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Body of missing man found near his Nelsonville home

In mid-November, the body of Kyle Bridgeman was located in the Wayne National Forest. He had been missing for five months as family and friends searched for his body.

Acting on information obtained through the investigation into his disappearance, law enforcement discovered the body was discovered near Bridgeman's home close to the intersection of Matheny and Huddy roads in Nelsonville, Athens County Sheriff Rodney Smith said.

The sheriff’s office followed up on a rash of tips after Bridgeman's disappearance in July. The five-month investigation involved local, county, state and federal law enforcement. Several people were arrested on charges that appeared to be connected to Bridgeman's disappearance and death.

Council gets a facelift — although progressives stumble in election

Athens City Council got a facelift in 2021, with four newly elected Democratic council members — Solveig Spjeldnes, Alan Swank, Ben Ziff and Micah McCarey. Ziff and McCarey had both been appointed to the previous session of council earlier in 2021, replacing former members Peter Kotses and Beth Clodfelter respectively, who left city council for separate reasons.

Swank defeated incumbent Chris Fahl in the Fourth Ward primary, taking 65% of the vote. It was the only contested race on the May primary ballot. Incumbent Arian Smedley decided not to seek re-election; Spjeldnes was the only person to file for the seat.

The highest-profile race in the city was for three at-large council seats, which pitted a trio of incumbent Democrats (Ziff, McCarey and Sarah Grace) against two independent challengers, Damon Krane and Iris Virjee. Ziff, McCarey and Grace handily won, each receiving more than 26% of the vote. Virjee captured 11.2% of the ballots to Krane's 9.5%.

Former Nelsonville deputy auditor sentenced

Former Nelsonville Deputy Auditor Stephanie Wilson was sentenced in April in Athens County Common Pleas Court to four years and 11 months in prison and ordered to pay more than $200,000 in restitution to the city. Wilson, of Stewart, previously pleaded guilty to tampering with records, a fourth-degree felony; forgery, a fourth-degree felony; telecommunications fraud, a third-degree felony; and theft in office, a third-degree felony — all charges related to funds she reportedly stole from Nelsonville during her tenure as the city's deputy auditor.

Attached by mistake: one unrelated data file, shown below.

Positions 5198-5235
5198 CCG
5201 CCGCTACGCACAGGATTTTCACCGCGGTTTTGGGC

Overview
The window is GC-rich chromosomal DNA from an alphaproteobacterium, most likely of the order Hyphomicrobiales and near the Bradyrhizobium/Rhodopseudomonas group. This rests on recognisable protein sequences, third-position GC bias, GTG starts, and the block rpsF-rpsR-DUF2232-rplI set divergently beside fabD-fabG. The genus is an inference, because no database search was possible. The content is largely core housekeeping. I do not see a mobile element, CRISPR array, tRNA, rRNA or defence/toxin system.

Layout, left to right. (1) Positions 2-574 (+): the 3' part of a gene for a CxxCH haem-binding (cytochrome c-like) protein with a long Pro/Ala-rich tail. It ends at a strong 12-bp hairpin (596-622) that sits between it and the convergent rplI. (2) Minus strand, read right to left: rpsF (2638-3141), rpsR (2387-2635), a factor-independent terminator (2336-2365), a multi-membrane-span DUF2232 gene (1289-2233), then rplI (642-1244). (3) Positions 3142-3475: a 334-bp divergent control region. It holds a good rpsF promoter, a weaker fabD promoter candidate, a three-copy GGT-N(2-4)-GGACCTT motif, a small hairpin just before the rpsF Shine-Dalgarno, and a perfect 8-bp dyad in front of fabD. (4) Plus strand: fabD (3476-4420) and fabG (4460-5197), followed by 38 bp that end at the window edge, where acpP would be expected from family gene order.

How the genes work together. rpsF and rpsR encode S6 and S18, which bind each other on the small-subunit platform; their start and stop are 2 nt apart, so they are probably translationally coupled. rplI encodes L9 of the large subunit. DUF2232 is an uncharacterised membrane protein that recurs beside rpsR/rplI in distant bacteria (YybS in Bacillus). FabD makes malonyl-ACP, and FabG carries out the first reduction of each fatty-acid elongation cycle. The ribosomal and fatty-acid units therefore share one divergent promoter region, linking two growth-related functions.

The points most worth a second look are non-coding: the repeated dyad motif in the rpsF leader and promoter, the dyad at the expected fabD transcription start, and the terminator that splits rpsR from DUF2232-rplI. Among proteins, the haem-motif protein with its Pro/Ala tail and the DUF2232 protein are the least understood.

Subsequently, Wilson was indicted on additional charges, including engaging in a pattern of corrupt activity, a second-degree felony, and theft in office, a third-degree felony. Those charges are based on allegations that she filed and processed inaccurate tax returns for Wilson Construction (operated by her husband, Richard Wilson, 51, of Stewart) and created fake businesses as collection accounts for fraudulent tax returns from Nelsonville. She pleaded not guilty and was placed under a $2.5 million bond. That case is still pending. Richard Wilson was charged in March with aggravated theft and theft in office — both third-degree felonies — although charges were later dropped.

In October, the Internal Revenue Service relieved Nelsonville's debt of nearly $400,000 stemming from the former deputy auditor’s theft in office. The IRS agreed to relieve the city of $382,761.11 in penalties and interest the city incurred from Wilson’s scheme.

Nelsonville loses two first responders on the job

Nelsonville mourned the loss of two first responders in 2021.

Senior Nelsonville Firefighter Jeff Armes suddenly collapsed and died May 3 at the scene of a structure fire on Pleasantview Avenue. Fellow firefighters administered CPR and advanced life support care until Athens County EMS arrived to take him to OhioHealth O'Bleness Hospital in Athens, where he was pronounced dead.

Exactly three months later, Nelsonville Police Officer Scott Dawley died in a three-vehicle crash Tuesday while responding to a report of shots fired on the city's east side. Dawley suffered serious injuries in the crash, and first responders performed CPR until he was pronounced dead at OhioHealth O’Bleness Hospital. The Ohio State Highway Patrol determined that Dawley had not entered the intersection cautiously and was not wearing a seat belt.

Both men were honored with parades and funerals attended by law enforcement and first responders from across the state. Armes was buried at Greenlawn Cemetery in York Township. Dawley was laid to rest at Carbon Hill Cemetery in Hocking County.

Baileys Trail project scores big bucks in state budget

Ohio's biennial budget for 2022–23 included a nice surprise for outdoor recreation in Athens County: $2 million for the Baileys Trail project in the Wayne National Forest.

State Rep. Jay Edwards, R-Nelsonville, championed the funding in the budget bill; the Ohio Senate had removed the earmark from its version, but it was returned in conference committee.